Saturday, November 10, 2012

Book Review: 'Witchfinder General' by Ronald Bassett

4 / 5 Stars
This paperback edition of ‘Witchfinder General’ was published by Pan Books (UK) in 1968, two years after the hardbound version was issued.

Ronald Bassett (b. 1924) served in the British Navy in WW2 and in the Korean War, after which he took positions with several pharmaceutical corporations as a publicist.

In the 1960s and 1970s he wrote a number of historical novels, some of these built upon his wartime experiences. His ‘Dando’ series, about English army officers in the India of the Raj, was written under the pseudonym of William Clive.

‘Witchfinder General’ is of course best known as the inspiration for the 1968 film from British producer Tigon, starring Vincent Price. In the US, AIP released an uncut, uncensored version under the title ‘The Conqueror Worm’.

By the standards of the time the film was explicit in its depiction of nudity and violence, particularly the torture scenes, and this, combined with its downbeat tenor, turned it into a ‘cult classic’.

Despite its very low budget (at least once, Price covered the cost of providing meals for the cast and crew) the film, directed by 24 year-old Michael Reeves, had a genuine visual sense of the 17th century period used as its setting.

In general, the film adheres to the novel, save for some differences that I won’t elaborate on for fear of disclosing spoilers.

Bassett starts his story in 1643, with William Hopkins and John Stearne meeting while serving as conscripts in the Parliamentary army. In due course they join with female accomplice Goody Phillips, and embark on a sustained campaign of witch-finding across the landscape of the English Civil War.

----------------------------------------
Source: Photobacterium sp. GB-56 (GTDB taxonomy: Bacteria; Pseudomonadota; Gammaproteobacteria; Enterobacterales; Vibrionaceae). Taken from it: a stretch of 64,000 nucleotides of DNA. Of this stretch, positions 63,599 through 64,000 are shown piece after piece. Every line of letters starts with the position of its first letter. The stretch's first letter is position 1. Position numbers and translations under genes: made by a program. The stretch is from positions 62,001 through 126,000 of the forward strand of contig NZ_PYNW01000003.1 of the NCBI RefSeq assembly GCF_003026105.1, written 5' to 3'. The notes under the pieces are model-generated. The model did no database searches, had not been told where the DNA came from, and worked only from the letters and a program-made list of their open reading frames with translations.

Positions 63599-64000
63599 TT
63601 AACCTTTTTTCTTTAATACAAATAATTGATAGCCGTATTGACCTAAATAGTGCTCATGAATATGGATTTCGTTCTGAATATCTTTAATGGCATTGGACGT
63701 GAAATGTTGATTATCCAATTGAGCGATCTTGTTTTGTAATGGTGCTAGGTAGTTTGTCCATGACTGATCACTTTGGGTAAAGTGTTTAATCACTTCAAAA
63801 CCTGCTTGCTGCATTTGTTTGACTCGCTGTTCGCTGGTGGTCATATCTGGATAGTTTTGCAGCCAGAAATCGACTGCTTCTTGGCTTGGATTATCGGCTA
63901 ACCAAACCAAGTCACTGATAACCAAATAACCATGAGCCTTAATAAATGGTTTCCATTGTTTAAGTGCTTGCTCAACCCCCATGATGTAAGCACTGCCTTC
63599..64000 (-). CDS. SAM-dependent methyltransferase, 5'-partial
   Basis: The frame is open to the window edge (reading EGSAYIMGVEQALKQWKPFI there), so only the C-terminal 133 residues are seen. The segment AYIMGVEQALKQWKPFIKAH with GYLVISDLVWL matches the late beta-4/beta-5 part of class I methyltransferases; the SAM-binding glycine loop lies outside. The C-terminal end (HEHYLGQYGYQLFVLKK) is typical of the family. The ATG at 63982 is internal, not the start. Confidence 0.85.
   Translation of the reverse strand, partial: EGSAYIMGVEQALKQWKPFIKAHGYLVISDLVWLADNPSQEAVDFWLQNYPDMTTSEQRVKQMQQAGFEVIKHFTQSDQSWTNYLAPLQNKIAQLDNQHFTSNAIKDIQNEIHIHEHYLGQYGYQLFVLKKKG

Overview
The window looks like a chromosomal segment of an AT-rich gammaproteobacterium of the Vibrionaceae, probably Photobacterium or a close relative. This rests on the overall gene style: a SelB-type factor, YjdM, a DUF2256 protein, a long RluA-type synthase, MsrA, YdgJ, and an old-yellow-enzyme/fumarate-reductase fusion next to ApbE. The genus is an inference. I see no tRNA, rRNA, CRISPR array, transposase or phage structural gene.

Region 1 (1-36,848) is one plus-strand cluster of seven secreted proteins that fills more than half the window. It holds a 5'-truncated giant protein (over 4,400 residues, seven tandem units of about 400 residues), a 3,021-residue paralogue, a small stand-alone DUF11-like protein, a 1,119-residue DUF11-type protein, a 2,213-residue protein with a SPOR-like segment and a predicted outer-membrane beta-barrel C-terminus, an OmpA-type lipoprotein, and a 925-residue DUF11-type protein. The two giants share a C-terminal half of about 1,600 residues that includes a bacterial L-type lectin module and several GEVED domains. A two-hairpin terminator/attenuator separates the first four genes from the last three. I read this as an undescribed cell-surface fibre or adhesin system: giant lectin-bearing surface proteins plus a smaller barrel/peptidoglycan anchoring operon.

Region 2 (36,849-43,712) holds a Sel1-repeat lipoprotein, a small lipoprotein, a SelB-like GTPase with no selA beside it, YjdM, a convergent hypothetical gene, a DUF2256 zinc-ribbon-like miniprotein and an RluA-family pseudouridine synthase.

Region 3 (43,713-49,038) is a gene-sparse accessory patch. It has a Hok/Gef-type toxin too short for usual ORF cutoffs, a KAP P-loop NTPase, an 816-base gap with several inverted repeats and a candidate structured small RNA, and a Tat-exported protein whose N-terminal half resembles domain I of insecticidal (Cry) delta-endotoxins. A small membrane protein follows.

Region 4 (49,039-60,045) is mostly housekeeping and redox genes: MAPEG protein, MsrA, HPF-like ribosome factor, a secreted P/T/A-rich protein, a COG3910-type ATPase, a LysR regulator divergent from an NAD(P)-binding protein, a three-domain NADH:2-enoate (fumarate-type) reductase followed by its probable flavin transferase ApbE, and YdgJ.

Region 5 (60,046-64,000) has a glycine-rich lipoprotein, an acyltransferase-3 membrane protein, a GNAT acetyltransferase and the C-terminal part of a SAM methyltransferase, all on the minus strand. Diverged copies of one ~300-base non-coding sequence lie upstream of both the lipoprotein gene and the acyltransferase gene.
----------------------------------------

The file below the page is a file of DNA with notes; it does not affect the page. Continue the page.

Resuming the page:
Bassett’s description of the torture and execution of elderly women, the insane, and the mentally disabled as ‘witches’ remains unsettling, even by the more graphic standards of this modern age.

When compared to contemporary historical fiction, and the advent of 500-page tomes crammed with highly descriptive prose, Bassett is economical and to the point, yet still he manages to give his readers a believable sense of time and place:

A spiral of dirty, broken stairs climbed to his landing, the playground of hordes of ragged children who screeched and shuffled, raced streetwards to float paper boats in the puddles, or gathered to listen as a disabled and drunken veteran beat his wife with his crutch each noon-time. The small room boasted a tiny, filthy window, walls patched with damp and mildew, and the barest items of rickety furniture. He was in poorer straits now than he had ever been.

It is depressing to realize that not too long ago, Europe spent sizeable portions of several consecutive centuries in the grip of hysteria, subjecting innocent people to horrible deaths based on ignorance and superstition, deeds more often than not fueled by religious zealotry. This realization explains to some degree how modern groups like the Taliban continue to be embraced and supported by their fellow Muslims, and even illuminates the egregious ‘daycare molestation' trials that the swept the US in the 1980s.

'Witchfinder' has long been out of print, and while even marginal paperback copies are offered for  high prices, if you can find a copy for $10 (or even more), it's still worth picking up.

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